A Celebration of President Hanlon and Gail Gentes

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The Dartmouth community is invited to the April 19 event at the Irving Institute.

President Hanlon and Gail Gentes
The community will celebrate President Philip J. Hanlon ’77 and Gail Gentes at an event in April. (Photo by Robert Gill)
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The Hanlon Years


In his inaugural address in 2013, President Philip J. Hanlon ’77 first invoked his favorite adage, attributed to an African proverb: “If you want to go fast, go alone. If you want to go far, go together.”

On April 19, students, faculty, and staff are invited to come together to celebrate the decade of service President Hanlon and his wife, Gail Gentes, have devoted to Dartmouth.

Sponsored by the Dartmouth Senior Leadership Group, Going Far Together: A Celebration of President Hanlon and Gail Gentes begins at 4 p.m. in the Arthur L. Irving Institute for Energy and Society atrium and will include performances by student music groups and tributes to Hanlon and Gentes from representatives of the Dartmouth community. Refreshments will be served.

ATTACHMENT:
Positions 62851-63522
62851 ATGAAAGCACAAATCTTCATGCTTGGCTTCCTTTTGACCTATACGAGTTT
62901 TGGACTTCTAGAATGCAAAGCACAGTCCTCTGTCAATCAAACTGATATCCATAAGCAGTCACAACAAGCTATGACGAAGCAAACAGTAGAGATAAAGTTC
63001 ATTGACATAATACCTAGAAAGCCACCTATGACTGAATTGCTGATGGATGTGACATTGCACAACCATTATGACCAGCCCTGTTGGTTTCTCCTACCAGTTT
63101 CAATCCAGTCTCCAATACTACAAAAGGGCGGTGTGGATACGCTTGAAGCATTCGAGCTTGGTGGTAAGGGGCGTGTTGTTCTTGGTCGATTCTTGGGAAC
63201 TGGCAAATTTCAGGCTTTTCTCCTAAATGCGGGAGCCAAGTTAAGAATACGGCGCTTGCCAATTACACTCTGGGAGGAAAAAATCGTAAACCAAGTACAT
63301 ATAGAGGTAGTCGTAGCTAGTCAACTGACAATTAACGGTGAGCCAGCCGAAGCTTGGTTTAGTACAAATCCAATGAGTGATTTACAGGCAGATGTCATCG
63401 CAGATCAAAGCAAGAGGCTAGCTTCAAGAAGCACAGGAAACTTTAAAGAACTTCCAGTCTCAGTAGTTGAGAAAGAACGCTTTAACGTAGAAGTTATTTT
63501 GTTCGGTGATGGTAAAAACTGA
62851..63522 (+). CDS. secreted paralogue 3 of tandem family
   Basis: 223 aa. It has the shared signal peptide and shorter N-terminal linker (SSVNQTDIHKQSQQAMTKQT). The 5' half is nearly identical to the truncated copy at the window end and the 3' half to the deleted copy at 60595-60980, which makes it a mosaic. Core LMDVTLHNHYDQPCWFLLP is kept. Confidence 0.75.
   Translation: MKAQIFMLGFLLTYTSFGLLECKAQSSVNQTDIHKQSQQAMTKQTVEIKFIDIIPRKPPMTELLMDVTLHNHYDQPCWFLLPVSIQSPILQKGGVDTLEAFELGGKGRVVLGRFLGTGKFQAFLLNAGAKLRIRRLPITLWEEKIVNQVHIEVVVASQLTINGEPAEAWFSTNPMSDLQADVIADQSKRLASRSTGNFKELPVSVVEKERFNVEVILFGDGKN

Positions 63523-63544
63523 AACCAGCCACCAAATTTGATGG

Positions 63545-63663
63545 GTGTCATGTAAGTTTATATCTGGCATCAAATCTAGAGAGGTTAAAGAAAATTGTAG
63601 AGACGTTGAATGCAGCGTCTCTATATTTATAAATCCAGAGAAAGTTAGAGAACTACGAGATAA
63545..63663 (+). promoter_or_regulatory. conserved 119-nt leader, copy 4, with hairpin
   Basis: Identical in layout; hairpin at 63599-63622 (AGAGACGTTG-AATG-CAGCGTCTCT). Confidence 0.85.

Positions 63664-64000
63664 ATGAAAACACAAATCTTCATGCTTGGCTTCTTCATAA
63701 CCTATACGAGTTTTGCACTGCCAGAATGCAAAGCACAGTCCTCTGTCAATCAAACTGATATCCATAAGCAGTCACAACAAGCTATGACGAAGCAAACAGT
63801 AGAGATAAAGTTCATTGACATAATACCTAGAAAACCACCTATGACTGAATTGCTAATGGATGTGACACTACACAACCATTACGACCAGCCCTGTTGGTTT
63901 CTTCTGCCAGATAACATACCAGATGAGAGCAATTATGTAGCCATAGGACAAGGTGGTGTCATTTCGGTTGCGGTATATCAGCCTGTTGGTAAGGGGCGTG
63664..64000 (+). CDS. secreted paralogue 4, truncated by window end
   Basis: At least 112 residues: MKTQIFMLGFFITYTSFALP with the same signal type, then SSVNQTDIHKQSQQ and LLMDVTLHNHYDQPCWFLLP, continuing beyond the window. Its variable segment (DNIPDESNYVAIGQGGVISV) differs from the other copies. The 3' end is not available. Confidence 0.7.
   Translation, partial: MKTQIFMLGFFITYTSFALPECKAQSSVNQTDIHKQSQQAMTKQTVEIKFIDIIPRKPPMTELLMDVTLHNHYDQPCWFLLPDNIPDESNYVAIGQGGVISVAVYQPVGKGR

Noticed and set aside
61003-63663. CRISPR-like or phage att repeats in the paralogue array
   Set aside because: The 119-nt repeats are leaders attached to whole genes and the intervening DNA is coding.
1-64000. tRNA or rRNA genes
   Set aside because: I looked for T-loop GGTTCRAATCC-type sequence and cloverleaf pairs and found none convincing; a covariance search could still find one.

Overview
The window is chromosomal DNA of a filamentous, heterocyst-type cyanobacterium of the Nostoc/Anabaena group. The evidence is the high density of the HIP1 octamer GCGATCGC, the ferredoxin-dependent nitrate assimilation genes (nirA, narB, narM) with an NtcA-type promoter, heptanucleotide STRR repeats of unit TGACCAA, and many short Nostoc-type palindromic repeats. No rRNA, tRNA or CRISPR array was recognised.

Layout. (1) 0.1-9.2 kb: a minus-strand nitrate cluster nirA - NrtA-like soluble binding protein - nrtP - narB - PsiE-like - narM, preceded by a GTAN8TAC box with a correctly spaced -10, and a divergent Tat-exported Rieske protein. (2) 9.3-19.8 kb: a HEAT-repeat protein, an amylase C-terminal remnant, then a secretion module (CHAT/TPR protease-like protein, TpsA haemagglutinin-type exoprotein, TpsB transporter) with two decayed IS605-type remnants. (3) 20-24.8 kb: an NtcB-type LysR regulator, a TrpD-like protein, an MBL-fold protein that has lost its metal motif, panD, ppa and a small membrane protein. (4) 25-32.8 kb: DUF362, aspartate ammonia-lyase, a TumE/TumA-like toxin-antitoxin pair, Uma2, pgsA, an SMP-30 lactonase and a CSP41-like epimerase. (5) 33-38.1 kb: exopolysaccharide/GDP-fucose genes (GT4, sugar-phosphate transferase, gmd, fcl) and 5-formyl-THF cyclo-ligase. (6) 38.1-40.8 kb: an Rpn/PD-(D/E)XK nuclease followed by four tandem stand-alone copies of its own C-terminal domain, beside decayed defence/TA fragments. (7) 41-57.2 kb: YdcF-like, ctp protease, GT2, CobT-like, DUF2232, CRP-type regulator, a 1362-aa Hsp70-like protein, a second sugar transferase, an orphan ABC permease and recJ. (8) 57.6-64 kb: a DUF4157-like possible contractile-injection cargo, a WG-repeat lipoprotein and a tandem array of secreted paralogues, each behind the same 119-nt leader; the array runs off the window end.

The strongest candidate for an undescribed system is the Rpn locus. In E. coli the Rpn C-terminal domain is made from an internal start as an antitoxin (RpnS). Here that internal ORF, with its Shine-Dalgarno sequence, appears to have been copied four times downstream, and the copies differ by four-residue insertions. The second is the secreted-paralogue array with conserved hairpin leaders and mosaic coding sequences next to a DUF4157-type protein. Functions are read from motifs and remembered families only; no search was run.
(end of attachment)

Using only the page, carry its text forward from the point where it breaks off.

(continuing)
Last year, Hanlon announced plans to step down from the presidency at the end of the current academic year, calling his tenure as president “the honor of a lifetime.” Among his many accomplishments, his administration has prioritized academic excellence, committed the institution to building a more diverse, equitable and inclusive campus, and expanded access to Dartmouth through historic levels of investment in financial aid. To support the institution’s ambitions, he also led the most successful fundraising campaign in Dartmouth history.

For her part, Gentes has been a champion of experiential learning and a caring mentor to Dartmouth students, while becoming deeply involved in Upper Valley causes, including as secretary of the board of WISE, the Lebanon, N.H.-based crisis support, advocacy, and prevention organization working to end gender-based violence.

At the conclusion of Hanlon’s presidency, the couple plans to travel while Hanlon takes a sabbatical, after which he hopes to return to the classroom. In the truest of Dartmouth traditions, Hanlon has taught a math course at Dartmouth each year of his presidency, including, most recently, Introduction to Combinatorics, the Dartmouth course that inspired him to pursue a career as a mathematician nearly 50 years ago.

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